ESP32 Development board is based on the ESP WROOM32 WIFI + BLE Module.It’s a low-footprint, minimal system development board powered by the latest ESP-WROOM-32 module and can be easily inserted into a solderless breadboard.
It contains the entire basic support circuitry for the ESP-WROOM-32, including the USB-UART bridge, reset- and boot-mode buttons, LDO regulator and a micro-USB connector. Every important GPIO is available to the developer.
The ESP32 -S is a very flexible IOT board that is a significant superset of the popular ESP8266 line. Compared to the ESP8266, it primarily adds significantly more I/O that is very flexible in its functionality as well as Bluetooth. The downside is that being newer, the support is not as extensive as it is for the ESP8266 for some of the unique features such as using the hall effect sensor, IR remote or I2S buses, but items such as CAN bus and capacitive touch are supported in the Arduino IDE.
Besides the IDE, it can also be programmed using the Espressif IDF, Microphytoon, LUA and other programming environments.
Compared to the typical AVR processor of the standard Arduino it also has a larger 4 MB of Flash memory for program space and runs at clock speeds of 160 MHz and can sometimes optionally be overclocked to 240 MHz and therefore has a very fast processing speed. These can be used as a stand-alone MCU in place of something like an Arduino or it can be used as a peripheral in conjunction with another MCU just to provide WiFi, Bluetooth or other unique capabilities that it has.
The board incorporates 2 pushbuttons. One is labeled ‘EN‘ which is the Reset button. The other button is labeled ‘IO0‘ which is also called the Boot button. This button is used to download programs to the board as described in the example program section down below.
The ESP32-S chip allows most of the I/O such as the serial ports and I2C to be multiplexed to any of the GPIO pins for flexibility. The pinout shown in the attached drawing is the default pinout.
The 38-pin board is breadboard compatible and will leave one row of open contacts on each side of the board.
There are a total of 32 GPIO on the board that are brought out to the header pins. The pins are labeled GPIOx. When using with Arduino IDE, the digital pin number is the same as the GPIO pin number, so GPIO2 is referenced as just ‘2’.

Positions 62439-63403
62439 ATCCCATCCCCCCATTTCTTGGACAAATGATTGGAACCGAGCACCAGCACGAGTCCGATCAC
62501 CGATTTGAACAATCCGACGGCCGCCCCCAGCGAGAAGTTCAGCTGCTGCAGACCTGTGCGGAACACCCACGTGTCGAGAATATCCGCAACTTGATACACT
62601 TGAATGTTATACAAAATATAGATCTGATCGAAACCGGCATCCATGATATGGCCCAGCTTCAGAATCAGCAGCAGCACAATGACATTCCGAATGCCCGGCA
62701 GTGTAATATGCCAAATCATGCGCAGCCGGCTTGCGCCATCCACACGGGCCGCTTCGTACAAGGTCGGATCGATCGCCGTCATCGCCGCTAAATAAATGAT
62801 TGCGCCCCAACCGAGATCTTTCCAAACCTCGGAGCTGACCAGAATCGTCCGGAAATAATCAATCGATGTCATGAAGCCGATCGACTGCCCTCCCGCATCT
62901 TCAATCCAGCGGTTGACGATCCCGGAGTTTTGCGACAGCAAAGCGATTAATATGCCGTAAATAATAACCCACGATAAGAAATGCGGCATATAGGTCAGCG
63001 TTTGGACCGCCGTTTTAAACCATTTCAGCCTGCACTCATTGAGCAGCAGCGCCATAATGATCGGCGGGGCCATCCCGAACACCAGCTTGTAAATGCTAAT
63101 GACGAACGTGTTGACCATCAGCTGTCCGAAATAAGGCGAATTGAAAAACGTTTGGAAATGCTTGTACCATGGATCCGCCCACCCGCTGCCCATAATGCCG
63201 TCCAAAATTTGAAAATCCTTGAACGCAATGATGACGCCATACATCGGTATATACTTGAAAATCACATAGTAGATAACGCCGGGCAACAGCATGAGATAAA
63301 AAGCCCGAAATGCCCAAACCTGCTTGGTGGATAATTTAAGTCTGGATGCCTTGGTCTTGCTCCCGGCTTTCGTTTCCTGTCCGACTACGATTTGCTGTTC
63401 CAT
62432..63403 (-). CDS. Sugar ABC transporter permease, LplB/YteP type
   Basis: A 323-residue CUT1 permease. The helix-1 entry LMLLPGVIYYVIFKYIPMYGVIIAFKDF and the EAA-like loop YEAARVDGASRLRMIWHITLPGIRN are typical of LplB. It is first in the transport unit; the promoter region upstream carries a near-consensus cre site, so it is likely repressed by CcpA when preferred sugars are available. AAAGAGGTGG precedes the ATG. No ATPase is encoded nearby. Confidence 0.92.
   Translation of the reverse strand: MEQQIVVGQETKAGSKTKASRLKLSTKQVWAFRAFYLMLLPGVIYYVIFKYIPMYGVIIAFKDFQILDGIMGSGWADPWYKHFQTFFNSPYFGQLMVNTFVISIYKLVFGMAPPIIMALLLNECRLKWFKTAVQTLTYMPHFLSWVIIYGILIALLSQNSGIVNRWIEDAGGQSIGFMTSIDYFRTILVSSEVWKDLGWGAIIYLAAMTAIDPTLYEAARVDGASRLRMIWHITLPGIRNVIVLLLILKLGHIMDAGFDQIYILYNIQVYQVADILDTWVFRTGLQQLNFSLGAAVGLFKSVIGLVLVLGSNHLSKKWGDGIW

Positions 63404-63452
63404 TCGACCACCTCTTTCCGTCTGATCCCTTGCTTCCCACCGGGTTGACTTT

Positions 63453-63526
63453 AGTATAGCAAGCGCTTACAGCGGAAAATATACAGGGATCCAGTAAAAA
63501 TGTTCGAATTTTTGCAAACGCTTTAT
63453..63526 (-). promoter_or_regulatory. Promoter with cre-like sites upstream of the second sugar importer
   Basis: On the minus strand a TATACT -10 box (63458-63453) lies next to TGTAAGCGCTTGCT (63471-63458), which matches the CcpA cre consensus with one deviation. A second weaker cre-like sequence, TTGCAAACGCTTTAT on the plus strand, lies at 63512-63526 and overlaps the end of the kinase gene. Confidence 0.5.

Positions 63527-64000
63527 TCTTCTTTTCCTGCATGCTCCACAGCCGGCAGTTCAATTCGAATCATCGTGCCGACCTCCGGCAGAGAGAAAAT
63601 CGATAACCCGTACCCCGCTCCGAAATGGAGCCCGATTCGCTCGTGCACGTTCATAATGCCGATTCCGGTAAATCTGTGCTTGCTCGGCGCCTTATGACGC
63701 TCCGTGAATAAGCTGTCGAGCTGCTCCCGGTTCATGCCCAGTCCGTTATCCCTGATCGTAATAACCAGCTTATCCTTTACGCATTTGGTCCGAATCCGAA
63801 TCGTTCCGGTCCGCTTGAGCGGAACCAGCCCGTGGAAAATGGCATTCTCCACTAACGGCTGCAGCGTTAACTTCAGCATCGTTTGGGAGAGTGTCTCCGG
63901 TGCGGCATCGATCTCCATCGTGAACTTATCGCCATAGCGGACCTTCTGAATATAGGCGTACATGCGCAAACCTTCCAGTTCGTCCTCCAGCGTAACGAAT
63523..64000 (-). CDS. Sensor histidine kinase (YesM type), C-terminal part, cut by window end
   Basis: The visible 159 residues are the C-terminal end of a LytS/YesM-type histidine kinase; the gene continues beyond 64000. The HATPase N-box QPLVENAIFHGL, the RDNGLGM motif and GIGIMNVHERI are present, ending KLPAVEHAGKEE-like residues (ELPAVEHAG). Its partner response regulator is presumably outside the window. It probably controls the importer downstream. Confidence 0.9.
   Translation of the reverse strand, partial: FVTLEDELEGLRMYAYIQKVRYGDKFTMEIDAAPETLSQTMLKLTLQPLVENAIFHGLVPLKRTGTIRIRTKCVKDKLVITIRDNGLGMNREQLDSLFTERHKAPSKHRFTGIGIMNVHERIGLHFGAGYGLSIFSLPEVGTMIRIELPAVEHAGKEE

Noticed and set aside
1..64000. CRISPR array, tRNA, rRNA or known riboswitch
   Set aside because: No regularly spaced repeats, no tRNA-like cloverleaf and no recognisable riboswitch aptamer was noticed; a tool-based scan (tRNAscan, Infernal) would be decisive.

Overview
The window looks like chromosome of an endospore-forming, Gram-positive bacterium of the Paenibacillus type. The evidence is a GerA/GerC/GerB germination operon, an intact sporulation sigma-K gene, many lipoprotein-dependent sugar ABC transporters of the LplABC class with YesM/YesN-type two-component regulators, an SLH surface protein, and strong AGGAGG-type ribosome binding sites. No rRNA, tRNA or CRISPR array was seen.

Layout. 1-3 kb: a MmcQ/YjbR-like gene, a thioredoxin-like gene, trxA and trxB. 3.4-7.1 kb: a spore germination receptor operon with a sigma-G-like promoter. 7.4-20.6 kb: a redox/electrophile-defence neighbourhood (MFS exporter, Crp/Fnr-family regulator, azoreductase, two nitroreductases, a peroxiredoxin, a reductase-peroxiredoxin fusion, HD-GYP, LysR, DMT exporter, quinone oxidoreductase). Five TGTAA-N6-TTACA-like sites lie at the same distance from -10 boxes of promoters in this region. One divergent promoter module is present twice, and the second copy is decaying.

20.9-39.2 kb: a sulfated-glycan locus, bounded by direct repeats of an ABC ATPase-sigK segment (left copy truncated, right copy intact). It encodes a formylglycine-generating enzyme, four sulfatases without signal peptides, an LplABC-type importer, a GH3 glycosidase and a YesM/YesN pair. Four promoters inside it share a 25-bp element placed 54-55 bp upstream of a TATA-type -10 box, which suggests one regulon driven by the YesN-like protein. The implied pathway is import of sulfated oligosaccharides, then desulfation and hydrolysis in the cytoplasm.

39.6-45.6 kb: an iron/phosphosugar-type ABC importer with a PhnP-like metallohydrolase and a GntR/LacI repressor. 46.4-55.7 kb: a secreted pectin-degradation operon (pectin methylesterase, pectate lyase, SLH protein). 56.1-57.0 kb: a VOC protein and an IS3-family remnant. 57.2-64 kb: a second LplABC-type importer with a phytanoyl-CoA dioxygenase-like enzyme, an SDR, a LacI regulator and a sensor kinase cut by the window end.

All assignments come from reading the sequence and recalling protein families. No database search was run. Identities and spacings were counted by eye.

The pins labeled ‘FLASH’ (GPIO6 – 11) down by the USB connector are tied to the on-board FLASH memory chip and it is recommended to not use them for any other purposes to avoid possible conflict. That leaves 26 GPIO for general use.
Also note that GPIO 34, 35, 36 and 39 are input only pins and cannot be used for outputs.
All of the digital I/O support PWM and interrupts. In addition they can be configured to have pull-up or pull-down resistors. 16 of the pins support hardware LED PWM.
The small blue on-board LED is connected to GPIO2.
The digital I/O is limited to 3.3V. If using with 5V logic other than over the I2C bus, level translators should be used.
There are two 12-bit analog-to-digital converters (ADC1 / ADC2) which can be multiplexed across up to 16 input pins.
There are two 8-bit digital-to-analog converters (DAC1 / DAC2).
Powering the Board
Internally, the board operates on 3.3V.
There are three mutually exclusive ways to provide power to the board.
- Micro USB port through the USB cable
- 5-9V applied to the VIN 5V pin
- 3.3V applied to the VIN 3.3V pin
Operating current is about 130mA under normal operation and the maximum current draw per the datasheet is 500mA. A red power LED is lit when power is applied.
The ESP32 can be placed into various low power modes when batter operated to maximize battery life. The power LED draws about 3mA and can be removed to reduce that power draw if desired.
Please note that the board does not have power switching circuitry as a typical Arduino does, so ensure only one of these power options are used to power the board at one time or damage may result.
If programming the board in a system that also has VIN power, a USB cable can be modified by cutting the red 5V power wire inside cable, but an easier/cleaner solution is to get a USB Micro-B cable that has both data lines and a DC power switch as shown below. That way the USB DC power can be switched off while keeping the data lines still connected.